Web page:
Sometimes a house or building just looks a bit off. If the problem isn’t immediately apparent, such as a glaringly harsh color scheme or over-the-top landscaping, it might be something more subtle like a problem with scale. The following structures all have scale issues:
A tiny and underscaled window floats in a vast sea of vinyl siding. Other second story windows, clearly replacements, are shorter than what was likely installed originally in this circa 1900 house. None of the windows have substantial casings – further undermining their appearance.
This former one-story brick house has gained an oppressively large addition on top of it. The scale problem is made more pronounced by the absence of windows, a gabled roof and off-white paint giving it the appearance of a blank billboard.
These columns and balustrade posts are a tad too beefy for the otherwise unassuming facade. The side elevation, inexplicably a different color, gives the front a flattened and veneer-like look. The side has a single small window with only some electrical conduit to break the monotony. Note that the porch lights have been installed upside down (I see this happen a lot… why?).
Underscaled replacement windows are highlighted by infill which contrasts sharply with the surrounding brick on this former school building, now converted to residential use.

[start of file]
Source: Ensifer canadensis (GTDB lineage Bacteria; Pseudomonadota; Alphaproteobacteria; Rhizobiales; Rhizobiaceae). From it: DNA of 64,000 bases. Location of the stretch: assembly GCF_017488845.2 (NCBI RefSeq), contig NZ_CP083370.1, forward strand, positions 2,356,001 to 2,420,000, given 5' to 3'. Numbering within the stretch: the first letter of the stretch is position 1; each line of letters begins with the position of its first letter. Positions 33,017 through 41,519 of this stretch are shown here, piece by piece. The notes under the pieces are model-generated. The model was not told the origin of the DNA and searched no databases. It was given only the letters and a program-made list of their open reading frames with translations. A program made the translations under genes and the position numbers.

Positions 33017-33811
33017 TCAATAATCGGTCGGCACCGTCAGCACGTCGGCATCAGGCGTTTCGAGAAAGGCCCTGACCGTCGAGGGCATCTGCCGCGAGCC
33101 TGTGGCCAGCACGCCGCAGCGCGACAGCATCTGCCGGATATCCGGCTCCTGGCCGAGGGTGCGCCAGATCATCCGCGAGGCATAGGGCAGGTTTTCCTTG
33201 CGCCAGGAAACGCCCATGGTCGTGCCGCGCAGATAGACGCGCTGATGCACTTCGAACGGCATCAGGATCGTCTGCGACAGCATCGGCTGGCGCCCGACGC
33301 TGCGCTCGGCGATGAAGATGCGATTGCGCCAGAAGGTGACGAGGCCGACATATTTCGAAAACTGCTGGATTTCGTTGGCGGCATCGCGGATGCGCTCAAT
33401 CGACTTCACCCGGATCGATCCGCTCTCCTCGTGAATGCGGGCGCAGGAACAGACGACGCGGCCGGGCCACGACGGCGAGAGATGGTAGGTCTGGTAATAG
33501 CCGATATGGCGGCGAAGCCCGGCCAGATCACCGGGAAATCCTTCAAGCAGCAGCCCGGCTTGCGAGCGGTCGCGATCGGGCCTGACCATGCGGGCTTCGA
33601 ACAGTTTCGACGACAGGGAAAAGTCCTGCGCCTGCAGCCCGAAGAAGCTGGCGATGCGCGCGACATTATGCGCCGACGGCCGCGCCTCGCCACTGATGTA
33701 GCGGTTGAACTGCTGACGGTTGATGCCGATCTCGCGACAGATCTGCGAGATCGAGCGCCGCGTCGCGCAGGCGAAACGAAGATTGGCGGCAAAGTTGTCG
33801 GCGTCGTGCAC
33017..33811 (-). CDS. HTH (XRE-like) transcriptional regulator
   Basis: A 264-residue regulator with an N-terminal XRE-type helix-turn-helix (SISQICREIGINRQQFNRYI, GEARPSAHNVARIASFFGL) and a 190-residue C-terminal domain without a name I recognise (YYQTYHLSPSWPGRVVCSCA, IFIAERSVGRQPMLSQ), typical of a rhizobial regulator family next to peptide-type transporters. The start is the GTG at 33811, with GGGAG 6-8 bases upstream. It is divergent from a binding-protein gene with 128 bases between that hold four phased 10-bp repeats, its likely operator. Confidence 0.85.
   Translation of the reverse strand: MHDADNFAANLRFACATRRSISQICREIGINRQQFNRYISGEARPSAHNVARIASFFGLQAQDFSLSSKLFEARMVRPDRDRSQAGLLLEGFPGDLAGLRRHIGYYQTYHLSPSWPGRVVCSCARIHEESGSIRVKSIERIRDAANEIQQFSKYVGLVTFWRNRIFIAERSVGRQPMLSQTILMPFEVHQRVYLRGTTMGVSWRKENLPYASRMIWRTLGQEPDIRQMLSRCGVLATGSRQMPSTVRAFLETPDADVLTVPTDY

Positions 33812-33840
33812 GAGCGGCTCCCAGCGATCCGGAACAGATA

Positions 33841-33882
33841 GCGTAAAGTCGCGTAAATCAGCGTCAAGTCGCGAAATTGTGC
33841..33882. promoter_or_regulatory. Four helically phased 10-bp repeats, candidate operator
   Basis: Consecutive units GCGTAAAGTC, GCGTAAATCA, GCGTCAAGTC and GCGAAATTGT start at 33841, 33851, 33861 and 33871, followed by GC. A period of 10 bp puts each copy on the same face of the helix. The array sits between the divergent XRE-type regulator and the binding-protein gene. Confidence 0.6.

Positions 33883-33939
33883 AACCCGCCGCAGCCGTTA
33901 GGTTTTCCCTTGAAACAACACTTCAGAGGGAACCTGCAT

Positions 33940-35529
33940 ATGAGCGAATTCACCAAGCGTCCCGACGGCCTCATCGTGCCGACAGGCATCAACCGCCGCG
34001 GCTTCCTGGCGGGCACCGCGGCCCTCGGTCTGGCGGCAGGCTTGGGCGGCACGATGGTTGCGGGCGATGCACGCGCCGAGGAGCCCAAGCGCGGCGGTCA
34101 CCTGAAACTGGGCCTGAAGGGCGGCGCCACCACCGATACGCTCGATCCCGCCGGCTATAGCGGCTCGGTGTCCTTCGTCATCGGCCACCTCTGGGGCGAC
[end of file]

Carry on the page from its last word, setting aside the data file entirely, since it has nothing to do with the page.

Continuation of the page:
A large second-story addition visually crushes the former ranch house it squats on.
This small 1970’s apartment house appears to be sinking into the ground; the top-heavy “mansard” roof is much more dominant than the side wall. The color distribution and absence of windows both heighten the problem.
Ginormous dormers with comparatively small windows protrude from a steep roof – giving this house a top-heavy appearance. The entry porch below should be the primary focus but it is overwhelmed by the dormers. Spindly iron porch supports further diminish the entry’s importance.
Scale issues are not limited to buildings! Here a row of overly-large fence posts sports an occasional tiny lamp globe. Painfully thin chain serves as the “fence” which surrounds a community college.
Detail of offending post and lamp. Despite the plaque, there are no gates. The “pathways to knowledge” here have bypassed the part about scale and proportion.